Your article regarding our new Call Center published on 22 June 2012 was full of misconceptions and misrepresentations. It is rather unfortunate you did not seek the facts by contacting us for correct information. We would appreciate the opportunity to address your concerns, clarify the facts and set the record straight.
Our press release of 14 June 2012 made clear that not one job was lost in the TCI in our company’s modernization exercise. The Customer Care Center at Providenciales is now dedicated to the walk-in public and has expanded its function to include an executive sales center. As our press release clearly explained, our reservations functions were contracted out to a company in the Dominican Republic, as is frequently the case in any industry once call volumes reach a certain threshold. Whilst our primary focus remains at our home base, as a regional carrier we are expected to contribute satisfactory levels of employment in our host countries as well. We are proud of the fact we have been able to successfully expand throughout the region while still protecting jobs here in our home country.
Omitted from your article but stated in our press release was the fact that we first established the call center in Providenciales, but after implementation concluded that the cost of connecting to our international markets was prohibitive. This project was started long before the VAT announcement, so VAT was never a consideration. Local telecommunication costs and a lack of affordable options to interface with modern technologies were deciding factors.
Despite your heavy and not easily missed insinuation that the airline prospered through political connections, our company, with Lyndon Gardiner at the helm, achieved its current level of success through very hard work and dedication. Sadly, you seem to be unaware of our history and the many years when Mr. Gardiner simultaneously served as CEO, reservationist, refueler, baggage handler and pilot to achieve his current level of success with the company. Your allegations that there was an easier and less honest route are insulting not just to our Chairman but to the staff who have dedicated themselves to providing the best service they can to the country.
Because of our fleet capability, the airline was offered a subsidy intended to make essential air service to Salt Cay, Middle Caicos and North Caicos sustainable, but in fact during the Misick administration we did not receive the agreed payment for an extended period of nine months, during which we continued to provide service. It is noteworthy that Skyking received a subsidy for service to South Caicos during this same period, and Caicos Express currently receives the Salt Cay subsidy, albeit at a higher price for less frequent service in much smaller airplanes.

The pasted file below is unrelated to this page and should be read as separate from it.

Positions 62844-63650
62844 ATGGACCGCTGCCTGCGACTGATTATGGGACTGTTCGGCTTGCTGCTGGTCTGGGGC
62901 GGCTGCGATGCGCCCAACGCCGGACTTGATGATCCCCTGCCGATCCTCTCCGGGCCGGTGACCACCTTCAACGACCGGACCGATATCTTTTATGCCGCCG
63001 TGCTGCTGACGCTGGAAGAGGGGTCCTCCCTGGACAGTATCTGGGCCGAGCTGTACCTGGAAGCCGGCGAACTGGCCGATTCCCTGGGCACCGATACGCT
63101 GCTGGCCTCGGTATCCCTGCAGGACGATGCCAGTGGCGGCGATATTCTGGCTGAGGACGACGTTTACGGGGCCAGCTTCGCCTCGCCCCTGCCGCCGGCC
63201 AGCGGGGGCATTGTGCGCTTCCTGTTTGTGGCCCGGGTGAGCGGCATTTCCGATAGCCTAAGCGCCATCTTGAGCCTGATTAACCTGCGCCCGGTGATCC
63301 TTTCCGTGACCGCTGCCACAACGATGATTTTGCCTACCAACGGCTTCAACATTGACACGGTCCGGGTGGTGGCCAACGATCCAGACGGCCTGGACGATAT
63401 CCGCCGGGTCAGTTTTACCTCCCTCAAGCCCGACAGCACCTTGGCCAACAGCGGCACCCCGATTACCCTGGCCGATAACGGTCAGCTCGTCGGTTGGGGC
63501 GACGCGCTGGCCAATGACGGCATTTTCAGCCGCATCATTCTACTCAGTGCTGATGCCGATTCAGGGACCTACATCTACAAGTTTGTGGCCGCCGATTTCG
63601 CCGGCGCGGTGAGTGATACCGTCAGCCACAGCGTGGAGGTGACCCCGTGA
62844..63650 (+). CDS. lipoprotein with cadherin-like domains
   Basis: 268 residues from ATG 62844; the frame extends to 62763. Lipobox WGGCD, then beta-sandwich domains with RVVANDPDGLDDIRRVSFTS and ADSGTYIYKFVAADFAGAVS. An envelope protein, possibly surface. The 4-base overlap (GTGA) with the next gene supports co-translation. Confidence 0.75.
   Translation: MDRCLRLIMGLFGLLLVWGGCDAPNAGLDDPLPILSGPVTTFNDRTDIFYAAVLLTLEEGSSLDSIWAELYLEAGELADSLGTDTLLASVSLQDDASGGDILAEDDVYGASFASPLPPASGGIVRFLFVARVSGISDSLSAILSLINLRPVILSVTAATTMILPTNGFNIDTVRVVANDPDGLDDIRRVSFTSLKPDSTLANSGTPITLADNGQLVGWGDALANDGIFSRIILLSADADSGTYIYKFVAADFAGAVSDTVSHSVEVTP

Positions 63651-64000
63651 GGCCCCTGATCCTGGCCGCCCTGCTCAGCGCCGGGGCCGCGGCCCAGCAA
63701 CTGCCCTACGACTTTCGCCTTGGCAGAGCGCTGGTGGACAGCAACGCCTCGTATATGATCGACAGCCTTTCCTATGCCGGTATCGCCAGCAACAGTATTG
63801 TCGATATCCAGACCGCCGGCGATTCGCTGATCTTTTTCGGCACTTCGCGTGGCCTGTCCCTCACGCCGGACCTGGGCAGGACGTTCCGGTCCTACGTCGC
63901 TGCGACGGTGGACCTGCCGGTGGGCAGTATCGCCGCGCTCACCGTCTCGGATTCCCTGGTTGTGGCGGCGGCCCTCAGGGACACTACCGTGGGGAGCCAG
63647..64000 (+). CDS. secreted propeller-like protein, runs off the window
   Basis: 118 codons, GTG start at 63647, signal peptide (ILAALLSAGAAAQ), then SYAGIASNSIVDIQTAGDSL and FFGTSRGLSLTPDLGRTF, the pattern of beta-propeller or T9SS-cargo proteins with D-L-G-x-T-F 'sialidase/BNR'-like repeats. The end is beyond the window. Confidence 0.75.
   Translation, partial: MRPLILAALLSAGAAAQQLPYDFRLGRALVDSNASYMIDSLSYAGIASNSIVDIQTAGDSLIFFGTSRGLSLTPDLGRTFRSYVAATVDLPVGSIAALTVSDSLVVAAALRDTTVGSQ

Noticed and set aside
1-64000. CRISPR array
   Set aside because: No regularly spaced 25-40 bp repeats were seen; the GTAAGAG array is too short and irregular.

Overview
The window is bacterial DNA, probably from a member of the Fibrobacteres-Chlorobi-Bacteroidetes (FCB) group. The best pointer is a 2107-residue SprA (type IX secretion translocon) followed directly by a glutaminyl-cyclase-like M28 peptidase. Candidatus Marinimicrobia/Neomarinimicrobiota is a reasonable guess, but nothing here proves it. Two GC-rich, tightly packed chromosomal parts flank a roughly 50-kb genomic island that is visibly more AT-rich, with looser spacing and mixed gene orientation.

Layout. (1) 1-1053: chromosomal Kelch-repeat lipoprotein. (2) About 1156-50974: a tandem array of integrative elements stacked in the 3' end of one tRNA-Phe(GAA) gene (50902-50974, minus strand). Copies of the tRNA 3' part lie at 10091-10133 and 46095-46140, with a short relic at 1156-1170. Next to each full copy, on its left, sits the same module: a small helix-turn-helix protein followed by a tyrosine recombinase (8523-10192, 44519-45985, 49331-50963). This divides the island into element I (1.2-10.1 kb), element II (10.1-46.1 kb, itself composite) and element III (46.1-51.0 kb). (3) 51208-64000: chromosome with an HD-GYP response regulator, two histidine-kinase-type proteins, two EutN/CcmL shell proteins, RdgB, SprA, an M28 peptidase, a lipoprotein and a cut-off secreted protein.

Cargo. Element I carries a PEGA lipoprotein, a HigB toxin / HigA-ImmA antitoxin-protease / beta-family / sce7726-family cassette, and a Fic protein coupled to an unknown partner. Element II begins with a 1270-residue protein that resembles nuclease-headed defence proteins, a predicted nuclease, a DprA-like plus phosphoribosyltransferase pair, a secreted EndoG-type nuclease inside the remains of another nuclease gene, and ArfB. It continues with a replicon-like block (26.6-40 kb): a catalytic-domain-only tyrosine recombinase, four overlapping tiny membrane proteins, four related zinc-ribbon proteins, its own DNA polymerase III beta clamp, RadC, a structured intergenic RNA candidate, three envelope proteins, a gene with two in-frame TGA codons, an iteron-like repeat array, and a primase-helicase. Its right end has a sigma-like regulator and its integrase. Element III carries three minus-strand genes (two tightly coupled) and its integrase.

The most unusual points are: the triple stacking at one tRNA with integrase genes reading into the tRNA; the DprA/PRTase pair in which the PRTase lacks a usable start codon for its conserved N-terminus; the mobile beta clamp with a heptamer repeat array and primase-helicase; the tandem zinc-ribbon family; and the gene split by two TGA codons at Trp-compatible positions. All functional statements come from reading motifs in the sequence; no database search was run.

We are happy to share that fares were kept at the pre-SkyKing purchase level until 2010 when rising fuel costs and other increased costs of doing business demanded the need to adjust the fares in some markets. Some airports and foreign governments also increased their fees or taxes along the years, which also affected total ticket prices. Comparing the type of equipment we use, the service we provide, the segment lengths and the load factors we carry against any similar operation it can only be concluded that our ticket prices reflect a bargain. Our fares are first and foremost a reflection of the operating costs of running an airline, and the many variables that make up those costs.
Air Turks and Caicos has maintained the highest on-time performance record in the Caribbean for nearly four consecutive years. While the standard worldwide is on average 75.5 percent, our average is in the high 80s and low 90s, an outstanding record!
Your readers will be pleased to know that Air Turks and Caicos continues to provide service to Jamaica, and has done so uninterruptedly for nearly 9 years, along with the routes within the TCI, Bahamas, Dominican Republic and Haiti.
Air Turks and Caicos has an enviable record in representing our nation, for which every Belonger can be proud. We are 100% privately owned by a Belonger and stand on our own without benefit of any Government subsidy whatsoever. In the 20 years since the airline began, we have grown from a one-man, one-plane operation to safely and efficiently flying the largest, most modern and complex aircraft ever to be operated by a TCI airline. We have hired and trained a large number of young aviation professionals and are proud that we are offering our young people unprecedented opportunities for career development. Air Turks and Caicos remains dedicated to being an integral part of the community, and is focused on becoming the Caribbean’s top regional carrier.
The true story of Air Turks and Caicos, our history and our contribution to the community is a story to be proud of, when told correctly and factually. Please reconsider your recent story, and in the future contact us for information to help in your pursuit of the facts.
Thank you for this opportunity.
Deborah C. Aharon
VP, Business Development